Lucy Skinner has inherited her father's boutique publishing house, and the ambitious would-be editor has all but sunk her father's legacy. Desperate, she discovers the company is owed a book by Harris Shaw, a reclusive, cantankerous, booze-addled author who originally put the company on the map - 50 years ago. Lucy is ecstatic until she finds out Harris's old contract stipulates that no one edit his work. However, in exchange, he must tour the book. She's determined to dig deep and take one last stab at salvation. And so is born the book tour from hell.
Best Sellers is 102 minutes long and stars Michael Caine, Aubrey Plaza, Scott Speedman and Ellen Wong. It'll be in cinemas 25 November 2021.
When big debts and a failing business collide, it's a marriage of convenience. What you end up getting, are two people who haven't agreed on the same goals and therefore not always committed to the end game, nor are they even on the same page. A lighthearted comedy, this allows Caine to be as curmudgeonly as his heart desires, and he does not play well with others. Regardless of the lukewarm presentation, Caine still manages to command attention in a slow burn, sluggish kind of way, even when some of his actions seem a little preposterous. Between Bullshite and disrespect for the very words he penned, Harris Shaw the author manages to give birth to a meme and a following, that does not necessarily translate to book sales.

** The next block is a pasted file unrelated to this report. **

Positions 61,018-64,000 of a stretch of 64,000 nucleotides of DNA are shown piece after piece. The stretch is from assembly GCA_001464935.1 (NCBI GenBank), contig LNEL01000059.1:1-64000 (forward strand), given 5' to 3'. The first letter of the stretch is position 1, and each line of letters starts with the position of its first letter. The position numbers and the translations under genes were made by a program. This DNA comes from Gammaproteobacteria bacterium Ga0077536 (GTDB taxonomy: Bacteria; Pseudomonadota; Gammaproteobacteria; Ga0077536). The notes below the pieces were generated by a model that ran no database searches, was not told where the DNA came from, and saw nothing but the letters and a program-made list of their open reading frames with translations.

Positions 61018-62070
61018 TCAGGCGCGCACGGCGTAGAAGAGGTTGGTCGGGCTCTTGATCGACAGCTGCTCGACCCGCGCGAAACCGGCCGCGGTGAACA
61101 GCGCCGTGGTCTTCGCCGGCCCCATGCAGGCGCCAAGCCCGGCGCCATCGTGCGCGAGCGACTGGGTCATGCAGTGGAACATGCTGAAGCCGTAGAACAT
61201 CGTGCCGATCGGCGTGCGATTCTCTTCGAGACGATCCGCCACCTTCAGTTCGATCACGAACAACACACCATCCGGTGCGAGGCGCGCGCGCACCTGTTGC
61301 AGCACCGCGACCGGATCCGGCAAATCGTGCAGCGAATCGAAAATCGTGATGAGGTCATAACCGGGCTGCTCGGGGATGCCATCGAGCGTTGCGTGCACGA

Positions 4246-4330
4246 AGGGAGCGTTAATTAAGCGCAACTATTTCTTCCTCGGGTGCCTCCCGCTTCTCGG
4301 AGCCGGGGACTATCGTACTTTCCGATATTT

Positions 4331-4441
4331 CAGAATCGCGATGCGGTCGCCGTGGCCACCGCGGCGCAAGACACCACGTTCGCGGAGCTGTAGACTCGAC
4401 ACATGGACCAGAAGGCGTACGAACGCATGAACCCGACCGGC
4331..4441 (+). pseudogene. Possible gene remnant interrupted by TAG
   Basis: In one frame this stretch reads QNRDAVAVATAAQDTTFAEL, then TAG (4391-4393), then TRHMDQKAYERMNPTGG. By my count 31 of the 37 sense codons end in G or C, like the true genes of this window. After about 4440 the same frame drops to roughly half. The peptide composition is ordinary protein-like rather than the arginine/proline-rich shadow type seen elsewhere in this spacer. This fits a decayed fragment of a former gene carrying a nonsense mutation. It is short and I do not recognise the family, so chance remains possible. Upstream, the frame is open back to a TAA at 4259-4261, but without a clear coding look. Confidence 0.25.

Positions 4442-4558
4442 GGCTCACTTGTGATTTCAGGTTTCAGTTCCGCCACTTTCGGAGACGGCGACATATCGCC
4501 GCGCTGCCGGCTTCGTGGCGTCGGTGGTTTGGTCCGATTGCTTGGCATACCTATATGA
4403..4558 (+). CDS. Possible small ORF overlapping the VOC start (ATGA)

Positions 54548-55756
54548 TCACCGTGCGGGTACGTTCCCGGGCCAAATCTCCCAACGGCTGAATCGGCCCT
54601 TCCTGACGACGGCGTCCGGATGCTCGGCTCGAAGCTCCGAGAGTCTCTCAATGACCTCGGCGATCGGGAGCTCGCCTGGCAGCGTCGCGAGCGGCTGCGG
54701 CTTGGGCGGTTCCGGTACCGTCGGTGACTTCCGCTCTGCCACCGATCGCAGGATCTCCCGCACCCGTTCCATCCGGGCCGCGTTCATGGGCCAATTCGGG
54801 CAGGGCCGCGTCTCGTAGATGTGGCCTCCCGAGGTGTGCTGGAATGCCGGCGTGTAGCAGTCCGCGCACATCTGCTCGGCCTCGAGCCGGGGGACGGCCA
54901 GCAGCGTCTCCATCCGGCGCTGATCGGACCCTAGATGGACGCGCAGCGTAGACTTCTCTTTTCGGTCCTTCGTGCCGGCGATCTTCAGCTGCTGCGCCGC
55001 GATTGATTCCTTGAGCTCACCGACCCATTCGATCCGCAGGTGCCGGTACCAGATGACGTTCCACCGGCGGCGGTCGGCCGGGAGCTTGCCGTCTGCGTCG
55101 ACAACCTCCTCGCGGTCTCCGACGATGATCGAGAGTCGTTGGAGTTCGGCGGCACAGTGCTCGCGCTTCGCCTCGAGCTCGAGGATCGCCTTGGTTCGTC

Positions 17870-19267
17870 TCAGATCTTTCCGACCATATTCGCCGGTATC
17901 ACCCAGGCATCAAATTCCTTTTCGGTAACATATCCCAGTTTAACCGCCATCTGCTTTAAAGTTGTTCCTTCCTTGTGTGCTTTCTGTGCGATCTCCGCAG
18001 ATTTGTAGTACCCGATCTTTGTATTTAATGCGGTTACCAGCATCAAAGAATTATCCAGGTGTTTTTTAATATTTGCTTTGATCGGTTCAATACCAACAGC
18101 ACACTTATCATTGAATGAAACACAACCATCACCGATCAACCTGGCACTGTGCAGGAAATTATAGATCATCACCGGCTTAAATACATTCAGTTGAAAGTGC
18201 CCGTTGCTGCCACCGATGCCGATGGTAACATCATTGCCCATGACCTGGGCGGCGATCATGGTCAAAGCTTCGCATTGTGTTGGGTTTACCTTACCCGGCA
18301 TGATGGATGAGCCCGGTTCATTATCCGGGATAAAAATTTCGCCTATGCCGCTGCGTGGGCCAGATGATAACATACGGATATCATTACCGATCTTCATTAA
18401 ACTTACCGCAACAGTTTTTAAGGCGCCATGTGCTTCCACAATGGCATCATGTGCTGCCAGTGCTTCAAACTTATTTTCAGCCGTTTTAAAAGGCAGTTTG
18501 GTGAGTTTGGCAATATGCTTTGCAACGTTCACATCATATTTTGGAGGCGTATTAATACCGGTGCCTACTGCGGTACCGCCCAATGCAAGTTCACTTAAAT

On the other end of the scale, the young editor Lucy and her equally young co-conspirator are of a different generation and the tempo they generate does not seem to sit comfortably with Caine's performance style and seems at odds in the feel and vibe of the film.
What follows in the telling of the tale is pretty predictable, if at times farcical. The little secret discovered between Lucy's father and Harris Shaw the author could have been fleshed out and would have provided a meatier, deeper story to connect to. Instead, you have something that isn't always believable, yet in the hands of the capable Caine, he manages to make it work. However, even then, the humour gets overtaken by the contrived plot mechanics.
The film comes together a bit more towards the end as both lead actors fall in sync with each other and attempt to pull at your heartstrings. If you're looking for a little something to while away your time, or you're a Michael Caine fan, you'll love it as there's not a lot to recommend here besides Caine. Aubrey Plaza does well enough but the structure of the film does not really allow for either star's performances to really shine.